Jurisdiction and the GS-13 Writer

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This is a story about how a failed retired dismissed GS-13 (yes, it’s important to note that him being a GS-13 grade employee bears authority for his opinions) moved around the country, sued a whole lot of people pro-se, and failed because he doesn’t understand the basic concepts of language, much less the law.

Supreme Justice Pro-Se Prosecutor Bill S(chmalfeldt) Preston, esq. has severe chronic butthurt. And it hurts really bad.

Ever since he moved to South Carolina to live in peace with the love of his life (#4), he has decided that people commenting on other blogs not in the State of South Carolina is enough to warrant filing, yet again, a lolsu.. lawsuit in federal court.

In his complaint, he says that “personal jurisdiction” is satisfied because the defendants are TARGETING their websites to South Carolina and potential landlords are reading these alt-right wing nut job websites that have ruined his reputation.

[Ed. note – South Carolina was called for Trump in the 2016 election]

He believes this has denied him acceptance, without evidence, into a luxury living space he applied for.

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Mr. Nettles, the lawyer for the defendants, filed a motion to dismiss for lack of personal jurisdiction because Schmalfeldt failed to establish the defendants met the elements for it and provided supporting law:

This Court has set forth the elements of specific jurisdiction in Addy’s Harbor Dodge v. Global Vehicles U.S.A., Inc. (D.S.C., 2014) the Fourth Circuit has explained that

“[a] defendant’s actions that are directed at the forum state in only ‘a random, fortuitous, or attenuated way’ are insufficient to support jurisdiction.” Id. (quoting ESAB Group, Inc. v. Centricut, Inc., 126 F.3d 617, 625 (4th Cir. 1997)). Moreover, with regard to the second prong, the arising out of analysis, the Supreme Court has held that the relationship “must arise out of contacts that the ‘defendant himself” creates with the forum State.” Walden, 134 S. Ct. at 1122 (quoting Burger King Corp. v. Rudzewicz, 471 U.S. 462, 475 (1985)). Additionally, the “‘minimum contacts’ analysis looks to the defendant’s contact with the forum State itself, not the defendant’s contacts with persons who reside there.” Id. Finally, for the third prong, the constitutional reasonableness analysis, the Fourth Circuit has explained that this “protects a party from ‘litigation so gravely difficult and inconvenient that [the] party unfairly is at a severe disadvantage in comparison to [its] opponent.'” Zurich Ins., 685 F.3d at 392 (quoting Burger King, 471 U.S. at 478) (internal quotation marks omitted).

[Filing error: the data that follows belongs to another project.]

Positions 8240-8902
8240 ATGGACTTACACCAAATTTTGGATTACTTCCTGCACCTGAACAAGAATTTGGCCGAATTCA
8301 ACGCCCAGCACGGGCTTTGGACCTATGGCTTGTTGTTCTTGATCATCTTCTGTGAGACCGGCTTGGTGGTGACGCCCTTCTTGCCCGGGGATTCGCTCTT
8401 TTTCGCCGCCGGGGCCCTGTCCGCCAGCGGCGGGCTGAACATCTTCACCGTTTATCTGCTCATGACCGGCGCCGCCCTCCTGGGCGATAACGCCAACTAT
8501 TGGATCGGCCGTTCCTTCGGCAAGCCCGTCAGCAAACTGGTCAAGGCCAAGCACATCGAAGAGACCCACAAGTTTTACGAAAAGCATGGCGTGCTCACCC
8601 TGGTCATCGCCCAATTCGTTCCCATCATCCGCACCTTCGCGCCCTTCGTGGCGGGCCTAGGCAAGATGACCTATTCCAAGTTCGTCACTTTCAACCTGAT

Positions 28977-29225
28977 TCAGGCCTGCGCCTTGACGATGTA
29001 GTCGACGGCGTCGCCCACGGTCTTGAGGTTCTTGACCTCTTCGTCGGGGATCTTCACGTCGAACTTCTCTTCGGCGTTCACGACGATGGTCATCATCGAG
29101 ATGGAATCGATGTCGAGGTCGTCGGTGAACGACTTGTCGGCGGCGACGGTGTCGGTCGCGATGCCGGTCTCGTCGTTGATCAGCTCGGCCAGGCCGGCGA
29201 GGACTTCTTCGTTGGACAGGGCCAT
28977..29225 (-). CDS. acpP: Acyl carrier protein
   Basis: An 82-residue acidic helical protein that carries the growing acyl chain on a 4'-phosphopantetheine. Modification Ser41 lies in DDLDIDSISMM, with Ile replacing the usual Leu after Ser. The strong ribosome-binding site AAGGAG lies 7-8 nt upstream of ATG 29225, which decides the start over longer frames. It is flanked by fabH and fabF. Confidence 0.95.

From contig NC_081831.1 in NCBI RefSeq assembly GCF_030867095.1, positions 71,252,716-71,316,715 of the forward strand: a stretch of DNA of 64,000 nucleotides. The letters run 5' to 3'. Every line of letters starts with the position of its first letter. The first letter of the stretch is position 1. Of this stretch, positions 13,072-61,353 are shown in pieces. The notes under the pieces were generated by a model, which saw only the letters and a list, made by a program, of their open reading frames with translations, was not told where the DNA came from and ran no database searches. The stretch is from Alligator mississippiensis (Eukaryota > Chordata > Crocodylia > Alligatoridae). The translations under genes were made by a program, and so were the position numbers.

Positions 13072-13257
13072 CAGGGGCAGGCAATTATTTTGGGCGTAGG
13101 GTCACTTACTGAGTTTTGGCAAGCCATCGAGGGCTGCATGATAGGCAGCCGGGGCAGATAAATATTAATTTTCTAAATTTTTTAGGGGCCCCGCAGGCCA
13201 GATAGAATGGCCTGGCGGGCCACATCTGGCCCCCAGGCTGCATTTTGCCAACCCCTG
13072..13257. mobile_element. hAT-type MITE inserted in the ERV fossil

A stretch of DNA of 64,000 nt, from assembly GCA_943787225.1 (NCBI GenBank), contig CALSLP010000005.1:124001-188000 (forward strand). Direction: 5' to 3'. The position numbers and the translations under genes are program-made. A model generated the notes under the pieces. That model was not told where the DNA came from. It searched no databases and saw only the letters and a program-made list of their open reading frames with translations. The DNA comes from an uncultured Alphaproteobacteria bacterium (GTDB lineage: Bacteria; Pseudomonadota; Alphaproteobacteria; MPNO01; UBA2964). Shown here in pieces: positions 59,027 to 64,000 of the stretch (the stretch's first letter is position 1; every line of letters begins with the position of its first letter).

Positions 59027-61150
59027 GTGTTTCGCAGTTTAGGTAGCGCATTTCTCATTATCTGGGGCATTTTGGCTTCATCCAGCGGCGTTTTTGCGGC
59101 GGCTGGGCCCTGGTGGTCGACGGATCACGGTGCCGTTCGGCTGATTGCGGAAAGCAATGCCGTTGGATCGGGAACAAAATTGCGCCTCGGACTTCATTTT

The Complaint is devoid of any actions by any of these Defendants purposefully targeting South Carolina or any actionable acts occurring while the Plaintiff was resident in South Carolina.

In other words, the plaintiff must demonstrate that defendants have sufficient contacts with the state, not just to the people that live there.  In essence, they must have business in the state.

None of the defendants are residents of South Carolina, and none of them conduct business in the state, much less any tortuous act directed AT the state. Most of the alleged actions claimed by Schmalfeldt happened before he arrived in South Carolina.

Undeterred, Schmalfeldt claims that defendants actions are satisfied under SC Code Ann. § 36-2-803(1)(c), which as he states:

(1) A court may exercise personal jurisdiction over a person who acts directly or by an agent to a cause of action arising from the person’s:

(c) commission of a tortious act in whole or in part in this state;

The actual statute, relevant section in full shows this (emphasis added)

SECTION 36-2-803. Personal jurisdiction based upon conduct.

(A) A court may exercise personal jurisdiction over a person who acts directly or by an agent as to a cause of action arising from the person’s:

(1) transacting any business in this State;

(2) contracting to supply services or things in the State;

(3) commission of a tortious act in whole or in part in this State;

(4) causing tortious injury or death in this State by an act or omission outside this State if he regularly does or solicits business, or engages in any other persistent course of conduct, or derives substantial revenue from goods used or consumed or services rendered in this State;

(5) having an interest in, using, or possessing real property in this State;

(6) contracting to insure any person, property, or risk located within this State at the time of contracting;

(7) entry into a contract to be performed in whole or in part by either party in this State; or

(8) production, manufacture, or distribution of goods with the reasonable expectation that those goods are to be used or consumed in this State and are so used or consumed.

(B) When jurisdiction over a person is based solely upon this section, only a cause of action arising from acts enumerated in this section may be asserted against him.

Plain reading of the statute shows that the tortious action MUST occur in the state, not outside it.  And yet, he says this: